Karl Rove's Departure Met With Reverence, Vilification

If the measure of a man is calculated by how much he can provoke or agitate others, Karl Rove's resignation proved that President Bush's political guru is one of the most powerful and hardball strategists ever to come along.

Monday's announcement that the president's deputy chief of staff and senior adviser is stepping down on Aug. 31 was met with the type of pleasure and remorse that ensured Rove's departure would be no different than his time spent in Washington.

Rove and Bush came to the cameras in a bittersweet moment for the decades-long pals, as the president called his top aide a "dear friend."

"We've been friends for a long time, and we're still going to be friends. I would call Karl Rove a dear friend. ... And so I thank my friend. I'll be on the road behind you here in a little bit," Bush said from the White House South Lawn before the two and their families left for Texas for a brief summer break.

But as Bush hugged Rove in an emotional display, Democrats rejoiced.

"Goodbye, Rove!" screamed a headline on the Democratic National Committee's Web site.

"Goodbye and good riddance," offered Democratic presidential candidate John Edwards, speaking with reporters in Des Moines, Iowa.

Another Democratic presidential candidate, Sen. Barack Obama, also sent a parting shot: "Karl Rove was an architect of a political strategy that has left the country more divided, the special interests more powerful and the American people more shut out from their government than any time in memory," he said in a campaign statement that called for Americans to reclaim government.

For those who love Rove's laser-like focus and cheery disposition, the announcement of his impending departure was greeted with warm memories and mourned with fond farewells.

"People know him for his involvement in the political process, but he is very smart, very well-read. He also played an important role in allowing the president to relax and laugh," said former White House Chief of Staff Andy Card.

"He's very competitive. He and the president would compete over reading books. Great jokesters — the president will miss his ability to laugh with Karl Rove. But no one is irreplaceable. Karl Rove can be replaced, but it won't be by one person. It will probably be by a collection of people," Card told FOX News.

"He is a brilliant, funny, passionate advocate for the president and his policies. I know he'll continue to play that role outside the administration. We'll all miss him a great deal of course," added former White House adviser Karen Hughes, an old school Bushie who served with Rove in the president's inner circle.

“The president and our party have benefited from his commitment, along with his good counsel, his optimism and his sense of humor. He has served his country long and well," said Republican National Committee Chairman Robert "Mike" Duncan. "Karl was and is, at heart, a policy person, someone who has strong beliefs and a deep commitment to making our nation better."

Those on the other side of the aisle were quick to point out their grievances with Rove, who has been embroiled in two major investigations of this administration — the CIA leak case and the firing of nine U.S. attorneys.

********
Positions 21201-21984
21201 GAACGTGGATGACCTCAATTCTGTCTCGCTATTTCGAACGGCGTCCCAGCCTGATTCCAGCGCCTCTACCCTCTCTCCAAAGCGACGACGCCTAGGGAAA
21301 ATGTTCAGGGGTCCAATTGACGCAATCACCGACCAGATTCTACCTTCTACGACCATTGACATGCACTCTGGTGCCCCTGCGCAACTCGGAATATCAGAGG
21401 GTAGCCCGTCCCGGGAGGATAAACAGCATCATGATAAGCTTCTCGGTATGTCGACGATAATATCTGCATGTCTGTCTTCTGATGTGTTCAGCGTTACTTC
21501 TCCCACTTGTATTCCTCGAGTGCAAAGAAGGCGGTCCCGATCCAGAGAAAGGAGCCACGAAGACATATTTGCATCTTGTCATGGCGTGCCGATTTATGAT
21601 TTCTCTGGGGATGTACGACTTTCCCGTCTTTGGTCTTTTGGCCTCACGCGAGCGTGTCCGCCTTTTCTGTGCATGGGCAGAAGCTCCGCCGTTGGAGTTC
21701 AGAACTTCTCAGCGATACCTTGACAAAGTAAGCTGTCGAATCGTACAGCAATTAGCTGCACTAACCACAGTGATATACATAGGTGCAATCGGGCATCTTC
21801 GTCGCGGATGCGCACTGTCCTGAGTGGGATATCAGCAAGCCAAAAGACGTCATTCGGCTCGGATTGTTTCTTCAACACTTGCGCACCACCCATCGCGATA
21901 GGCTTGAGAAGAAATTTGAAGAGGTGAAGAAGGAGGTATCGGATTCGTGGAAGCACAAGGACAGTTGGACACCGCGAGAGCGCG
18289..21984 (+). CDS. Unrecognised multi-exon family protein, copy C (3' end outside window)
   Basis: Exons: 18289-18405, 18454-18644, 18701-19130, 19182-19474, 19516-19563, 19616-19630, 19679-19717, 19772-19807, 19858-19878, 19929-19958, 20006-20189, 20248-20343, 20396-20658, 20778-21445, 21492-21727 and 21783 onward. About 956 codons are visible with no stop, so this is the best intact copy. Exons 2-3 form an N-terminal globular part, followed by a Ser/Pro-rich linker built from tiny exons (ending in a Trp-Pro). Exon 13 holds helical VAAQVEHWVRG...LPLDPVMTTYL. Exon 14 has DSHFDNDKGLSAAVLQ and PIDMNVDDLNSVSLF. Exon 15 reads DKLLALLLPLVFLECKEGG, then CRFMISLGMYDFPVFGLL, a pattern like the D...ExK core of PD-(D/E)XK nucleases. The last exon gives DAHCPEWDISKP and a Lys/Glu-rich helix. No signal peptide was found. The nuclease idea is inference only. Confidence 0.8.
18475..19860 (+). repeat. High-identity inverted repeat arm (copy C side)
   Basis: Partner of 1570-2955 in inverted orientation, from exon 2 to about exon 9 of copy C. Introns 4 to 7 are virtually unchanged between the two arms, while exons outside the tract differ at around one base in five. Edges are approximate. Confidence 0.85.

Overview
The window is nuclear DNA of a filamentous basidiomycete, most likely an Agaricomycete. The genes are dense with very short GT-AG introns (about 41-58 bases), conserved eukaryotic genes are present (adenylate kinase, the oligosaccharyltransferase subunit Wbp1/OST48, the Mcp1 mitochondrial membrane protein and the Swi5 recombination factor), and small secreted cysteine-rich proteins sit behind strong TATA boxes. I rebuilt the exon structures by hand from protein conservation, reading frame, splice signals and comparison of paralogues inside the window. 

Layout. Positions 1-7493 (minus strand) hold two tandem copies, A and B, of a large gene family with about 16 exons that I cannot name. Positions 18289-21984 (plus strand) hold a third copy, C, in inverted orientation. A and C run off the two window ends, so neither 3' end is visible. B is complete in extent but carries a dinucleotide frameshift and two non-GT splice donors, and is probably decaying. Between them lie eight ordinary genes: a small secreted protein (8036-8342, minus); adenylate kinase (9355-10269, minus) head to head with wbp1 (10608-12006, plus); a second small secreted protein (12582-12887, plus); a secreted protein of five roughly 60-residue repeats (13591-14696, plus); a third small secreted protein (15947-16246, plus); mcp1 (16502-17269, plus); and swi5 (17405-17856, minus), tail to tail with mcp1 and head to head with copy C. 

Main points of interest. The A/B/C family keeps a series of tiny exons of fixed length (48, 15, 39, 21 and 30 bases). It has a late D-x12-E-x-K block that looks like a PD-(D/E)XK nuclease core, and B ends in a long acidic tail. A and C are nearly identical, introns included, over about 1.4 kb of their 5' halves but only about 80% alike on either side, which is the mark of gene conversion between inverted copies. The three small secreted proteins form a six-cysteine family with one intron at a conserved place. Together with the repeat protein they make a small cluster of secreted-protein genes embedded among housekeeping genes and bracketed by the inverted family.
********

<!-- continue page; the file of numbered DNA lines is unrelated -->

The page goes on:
"He has every bit as much of a legal obligation to reveal the truth once he steps down as he does today," Democrat Sen. Charles Schumer of New York said.

Senate Judiciary Committee Patrick Leahy — who along with House Judiciary Committee Chairman John Conyers is heading a wide-sweeping probe of the White House's role in the firing of nine U.S. attorneys — again accused Rove of helping to orchestrate the firings as well as the leak of former CIA agent Valerie Plame's identity.

"Mr. Rove's apparent attempts to manipulate elections and push out prosecutors citing bogus claims of voter fraud shows corruption of federal law enforcement for partisan political purposes, and the Senate Judiciary Committee will continue its investigation into this serious issue," Leahy said.

He added: "There is a cloud over this White House, and a gathering storm. A similar cloud envelopes Mr. Rove, even as he leaves the White House."

Rove was never charged with any wrongdoing in the now closed investigation of the leak of Plame's name. Bush has claimed executive privilege to prevent Rove from testifying about the firing of the prosecutors, which the White House claims is an internal deliberative matter.

On Monday, Bush spokesman Tony Snow said Rove will still fall under executive privilege after he leaves the White House.

Even before the probes, however, Rove had made firm enemies of Democrats. He is credited with masterminding two stinging defeats for Democratic Party in the 2000 and 2004 presidential elections, as well as helping to give congressional Republicans a rare mid-term election boost in 2002.

Some had questioned in 2006 whether the baby-faced "boy genius" had lost his mojo after Democrats regained control of the Senate and House of Representatives, but Rove warned Monday not to count him out of Election '08, even if he takes no formal role with any campaigns.

As Rove announced his plans to leave — a decision he said he began making a year ago but was committed to doing once White House Chief of Staff Josh Bolten told staffers to leave now or stay with the president until January 2009, the end of Bush's term — one Democratic leader refused to be drawn in by the news.

"As speaker of the House, I'm not going to address a change of personnel at the White House," said Nancy Pelosi, in New Orleans to survey hurricane Katrina-damaged regions.